The Tribunal censured the respondent and fined him in the sum of £10,000.

The respondent pleaded guilty to an amended complaint. The Tribunal has made it clear on numerous occasions that solicitors must always act in the best interests of all their clients, including their lender clients. In this case there were six transactions where the respondent failed to report properly to the lender to such a degree that the Tribunal considered the respondent’s conduct reckless. The Tribunal took account of the fact that the transactions were undertaken over a short period of time. It also noted that the respondent had been candid with the Society from the start of the proceedings and had accepted that he was guilty of professional misconduct. It further noted that the respondent had shown remorse and had demonstrated tangible insight into his failures. It particularly noted that there had been a number of Society inspections of the respondent’s practice since 2010 which had not disclosed any further repetition of these failures. Had the respondent come to the Tribunal shortly after the failures, the Tribunal would have undoubtedly imposed a restriction on his practising certificate. However given that the respondent was the sole equity partner in McEwan Fraser Legal, any such restriction would potentially result in the firm ceasing to trade and a significant number of individuals losing their livelihood. The respondent had demonstrated over a period of five years that there had been no repetition of his failures. The Tribunal accordingly considered that the respondent was not an ongoing risk to the public, but due to his blatant disregard for the CML Handbook, the Tribunal imposed a censure plus a fine of £10,000.

[On 29 March 2017 Crown Office confirmed that the Tribunal could publish its decision. It was therefore agreed at a Tribunal on 21 April 2017 that this decision be published.]

William Walls

A complaint was made by the Council of the Law Society of Scotland against William Walls, solicitor, St Andrews. The Tribunal found the respondent guilty of professional misconduct in respect of his failure to comply with the requirements of the CML Handbook, his breach of rule 24 of the Solicitors (Scotland) Accounts etc Rules 2001; his breach of rule 5(2) of the Solicitors (Scotland) Practice Rules 1986, his breach of rule 3 of the Solicitors (Scotland) (Client Communication) Practice Rules 2005, his failure to act with the utmost propriety towards two lenders he acted for by withholding information from those lenders, his failure to notify a lender of a delay in settlement and his failure to comply with regs 7, 8(2) and 14 of the Money Laundering Regulations 2007.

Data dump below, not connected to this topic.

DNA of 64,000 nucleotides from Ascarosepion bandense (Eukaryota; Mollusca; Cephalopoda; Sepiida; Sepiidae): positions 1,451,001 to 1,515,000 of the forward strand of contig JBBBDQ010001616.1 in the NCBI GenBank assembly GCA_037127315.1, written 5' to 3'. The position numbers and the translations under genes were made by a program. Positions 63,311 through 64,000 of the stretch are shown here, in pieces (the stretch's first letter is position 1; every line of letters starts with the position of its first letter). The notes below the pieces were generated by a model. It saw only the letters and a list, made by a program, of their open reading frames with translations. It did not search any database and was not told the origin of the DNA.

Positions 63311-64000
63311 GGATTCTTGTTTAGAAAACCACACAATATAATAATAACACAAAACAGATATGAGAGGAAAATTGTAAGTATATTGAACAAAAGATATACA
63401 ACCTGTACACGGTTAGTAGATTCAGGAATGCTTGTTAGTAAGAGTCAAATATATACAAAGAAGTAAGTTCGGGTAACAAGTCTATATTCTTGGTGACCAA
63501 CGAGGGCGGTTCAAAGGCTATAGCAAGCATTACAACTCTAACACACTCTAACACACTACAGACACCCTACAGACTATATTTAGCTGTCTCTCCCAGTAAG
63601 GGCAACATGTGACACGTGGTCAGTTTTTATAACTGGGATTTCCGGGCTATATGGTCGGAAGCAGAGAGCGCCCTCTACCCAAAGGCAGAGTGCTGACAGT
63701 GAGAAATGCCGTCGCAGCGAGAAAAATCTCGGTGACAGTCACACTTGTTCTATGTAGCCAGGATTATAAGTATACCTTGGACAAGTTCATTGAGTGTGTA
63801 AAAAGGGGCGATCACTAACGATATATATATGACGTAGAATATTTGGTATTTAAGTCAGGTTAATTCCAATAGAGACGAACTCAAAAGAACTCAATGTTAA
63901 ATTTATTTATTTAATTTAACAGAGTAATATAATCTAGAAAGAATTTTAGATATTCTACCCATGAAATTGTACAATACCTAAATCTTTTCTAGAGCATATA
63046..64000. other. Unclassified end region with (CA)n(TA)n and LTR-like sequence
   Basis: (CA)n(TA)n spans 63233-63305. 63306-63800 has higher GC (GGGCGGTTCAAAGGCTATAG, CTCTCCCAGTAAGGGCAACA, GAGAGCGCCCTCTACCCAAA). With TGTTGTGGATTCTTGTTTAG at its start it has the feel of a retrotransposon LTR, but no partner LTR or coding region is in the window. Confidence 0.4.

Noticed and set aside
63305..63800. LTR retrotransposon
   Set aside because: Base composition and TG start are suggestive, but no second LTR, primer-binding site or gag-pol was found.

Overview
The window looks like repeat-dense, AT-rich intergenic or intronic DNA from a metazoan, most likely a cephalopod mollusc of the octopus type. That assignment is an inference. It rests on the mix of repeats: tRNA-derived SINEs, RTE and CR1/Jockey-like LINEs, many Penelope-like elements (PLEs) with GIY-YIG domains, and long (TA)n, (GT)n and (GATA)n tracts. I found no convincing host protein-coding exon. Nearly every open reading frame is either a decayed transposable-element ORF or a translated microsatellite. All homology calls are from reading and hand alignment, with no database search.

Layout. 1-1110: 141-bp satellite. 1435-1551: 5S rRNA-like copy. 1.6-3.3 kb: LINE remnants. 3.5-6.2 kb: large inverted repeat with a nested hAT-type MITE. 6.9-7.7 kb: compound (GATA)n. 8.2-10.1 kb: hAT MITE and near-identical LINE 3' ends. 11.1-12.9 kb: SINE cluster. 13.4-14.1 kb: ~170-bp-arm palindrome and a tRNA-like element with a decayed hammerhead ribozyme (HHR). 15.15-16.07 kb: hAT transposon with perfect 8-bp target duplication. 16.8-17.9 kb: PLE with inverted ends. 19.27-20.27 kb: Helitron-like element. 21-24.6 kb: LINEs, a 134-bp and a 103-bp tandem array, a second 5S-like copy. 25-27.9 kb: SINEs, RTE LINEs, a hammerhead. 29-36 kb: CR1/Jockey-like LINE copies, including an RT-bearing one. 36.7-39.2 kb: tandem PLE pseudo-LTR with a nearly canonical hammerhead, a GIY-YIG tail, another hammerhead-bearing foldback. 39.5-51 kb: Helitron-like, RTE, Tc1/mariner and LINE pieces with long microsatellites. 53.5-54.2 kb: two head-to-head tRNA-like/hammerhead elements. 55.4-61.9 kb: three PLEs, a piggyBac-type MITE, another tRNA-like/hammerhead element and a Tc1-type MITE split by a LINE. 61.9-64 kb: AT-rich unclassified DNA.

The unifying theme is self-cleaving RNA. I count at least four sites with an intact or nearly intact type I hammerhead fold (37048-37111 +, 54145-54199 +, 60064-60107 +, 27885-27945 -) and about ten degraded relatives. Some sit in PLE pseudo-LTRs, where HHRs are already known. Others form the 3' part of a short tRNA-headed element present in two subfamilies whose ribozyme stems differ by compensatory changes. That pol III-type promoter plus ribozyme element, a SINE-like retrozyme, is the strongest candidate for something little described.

The Tribunal suspended the respondent from practice for a period of five years.

The Tribunal was of the view that when a solicitor takes instructions from a lender he owes that lender the same duties of care as any other client. The risks of mortgage fraud have been highlighted in the Law Society of Scotland’s Journal and the profession is well aware of them. Two of the transactions involved failures by the respondent to report key aspects of the transactions to the lenders in terms of the common law standard and a failure in one of the transactions to comply with the obligations imposed on him as provided for within the CML Handbook. In two transactions there was a failure by the respondent to act with absolute propriety and to protect the interests of his clients who were the lenders. In relation to the third transaction, although it did not proceed, it involved serious failures on the part of the respondent to comply with the Money Laundering Regulations. The correspondence in the three transactions detailed in the complaint disclosed a pattern of failure on the part of an experienced solicitor to abide by the clear rules of his profession, which were in place to protect the public and lending institutions from fraud. In view of this the Tribunal considered that the failures admitted by the respondent amounted to a course of conduct which would be viewed by reputable solicitors as serious and reprehensible and therefore amounted to professional misconduct in terms of the test set out in the Sharp case. The Tribunal noted the respondent’s medical condition and the fact that he had no intention of returning to practice, but in view of the seriousness of his failures the Tribunal considered it was necessary for the protection of the public that the respondent be suspended from practice for a period of five years to prevent him returning to practice within that time should his circumstances change.

[On 29 March 2017 Crown Office confirmed that the Tribunal could publish its decision. It was therefore agreed at a Tribunal on 21 April 2017 that this decision be published.]